Moving Mosaic Wins Engineer Award

Document Type

Media Release

Publication Date

Spring 26-9-2007

Publisher Name

The University of Notre Dame Australia, Sydney

Publication Place



Mr Elwyn Berchowitz, senior engineer for Meinhardt NSW was recognised this month for his work on The University of Notre Dame Australia’s Sydney Campus at the prestigious 2007 Engineering Excellence Awards.

The awards recognise the work of engineers who have been challenged with engineering problems which have required them to be innovative and creative. They were initiated in 1935 by Australian engineer John Bradfield, who designed the Sydney Harbour Bridge.

Mr Berchowtz received the Environment & Heritage, and President’s Award for his significant work in moving a 65 tonne mosaic, approximately 11 metres, as part of the restoration of the historic Sacred Heart Church which is located at Notre Dame’s Darlinghurst site.

Extensive planning occurred in preparation for it, including advice from conservation architects, heritage architects and engineering consultants.

Notre Dame’s architect, Marcus Collins explains, “At the upper scale, the shifting of the very large 1960’s mosaic Risen Christ by famous Italian sculptor Enrico Gaudenzi and manufactured by the Vatican Mosaic Studio in Rome, without the loss of a single tile, was a major engineering feat.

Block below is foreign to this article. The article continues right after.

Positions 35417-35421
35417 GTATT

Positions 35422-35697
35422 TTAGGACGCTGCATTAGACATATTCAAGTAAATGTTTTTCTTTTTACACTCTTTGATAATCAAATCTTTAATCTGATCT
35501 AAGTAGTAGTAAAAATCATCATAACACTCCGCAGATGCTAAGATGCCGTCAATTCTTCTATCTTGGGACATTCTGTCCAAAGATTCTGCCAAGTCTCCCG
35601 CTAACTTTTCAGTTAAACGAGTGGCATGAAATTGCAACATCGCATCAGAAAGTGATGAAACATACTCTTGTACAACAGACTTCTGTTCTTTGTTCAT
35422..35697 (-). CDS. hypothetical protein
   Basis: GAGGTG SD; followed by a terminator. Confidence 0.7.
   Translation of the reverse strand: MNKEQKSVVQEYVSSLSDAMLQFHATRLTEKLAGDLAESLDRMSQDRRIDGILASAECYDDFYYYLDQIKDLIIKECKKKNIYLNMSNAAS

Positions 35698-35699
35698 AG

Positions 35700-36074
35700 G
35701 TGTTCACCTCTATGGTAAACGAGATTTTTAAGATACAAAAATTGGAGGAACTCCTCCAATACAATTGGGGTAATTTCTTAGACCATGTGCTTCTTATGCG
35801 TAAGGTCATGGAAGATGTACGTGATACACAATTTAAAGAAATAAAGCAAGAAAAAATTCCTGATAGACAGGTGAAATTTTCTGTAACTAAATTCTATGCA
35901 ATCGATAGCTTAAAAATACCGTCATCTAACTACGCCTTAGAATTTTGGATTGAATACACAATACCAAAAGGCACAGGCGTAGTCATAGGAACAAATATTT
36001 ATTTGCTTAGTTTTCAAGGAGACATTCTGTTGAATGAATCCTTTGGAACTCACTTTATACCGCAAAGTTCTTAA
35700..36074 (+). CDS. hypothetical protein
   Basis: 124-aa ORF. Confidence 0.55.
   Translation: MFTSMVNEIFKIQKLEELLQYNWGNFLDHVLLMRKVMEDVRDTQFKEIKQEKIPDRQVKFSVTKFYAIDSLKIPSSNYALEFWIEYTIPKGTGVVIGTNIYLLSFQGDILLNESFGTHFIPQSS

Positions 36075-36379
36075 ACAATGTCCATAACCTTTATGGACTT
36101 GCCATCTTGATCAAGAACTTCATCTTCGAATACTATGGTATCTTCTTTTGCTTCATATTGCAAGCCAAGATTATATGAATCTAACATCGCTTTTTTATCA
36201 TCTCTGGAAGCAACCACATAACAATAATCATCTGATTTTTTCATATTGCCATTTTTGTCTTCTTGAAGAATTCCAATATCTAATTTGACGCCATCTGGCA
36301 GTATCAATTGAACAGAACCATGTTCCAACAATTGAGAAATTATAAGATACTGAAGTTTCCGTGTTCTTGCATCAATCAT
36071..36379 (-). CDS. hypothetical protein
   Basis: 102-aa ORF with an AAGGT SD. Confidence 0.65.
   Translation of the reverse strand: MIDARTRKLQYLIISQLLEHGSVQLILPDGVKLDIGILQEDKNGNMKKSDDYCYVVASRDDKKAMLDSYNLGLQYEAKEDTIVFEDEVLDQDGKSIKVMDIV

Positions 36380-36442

“I know from my experience as a heritage architect of 30 years that no previous project has come close to needing the scope and complexity of engineering service, than were required in conserving this building.”

The historic Sacred Heart Church has now been restored to its 1912 architectural heritage.

The Sydney Morning Herald reported Mr Berchowitz as saying, “The project certainly ranks up there with some of the best I have been involved in and everyone breathed a sigh of relief when we finally got it all put in place again.” Keeli Cambourne, ‘Engineers Excellence Awards’, 24 September 2007, p.26.

The move was essential in the development of the Darlinghurst Site which is the location for the new seven storey building providing state-of-the-art facilities for Notre Dame's School of Nursing and the new School of Medicine, which will open in 2008.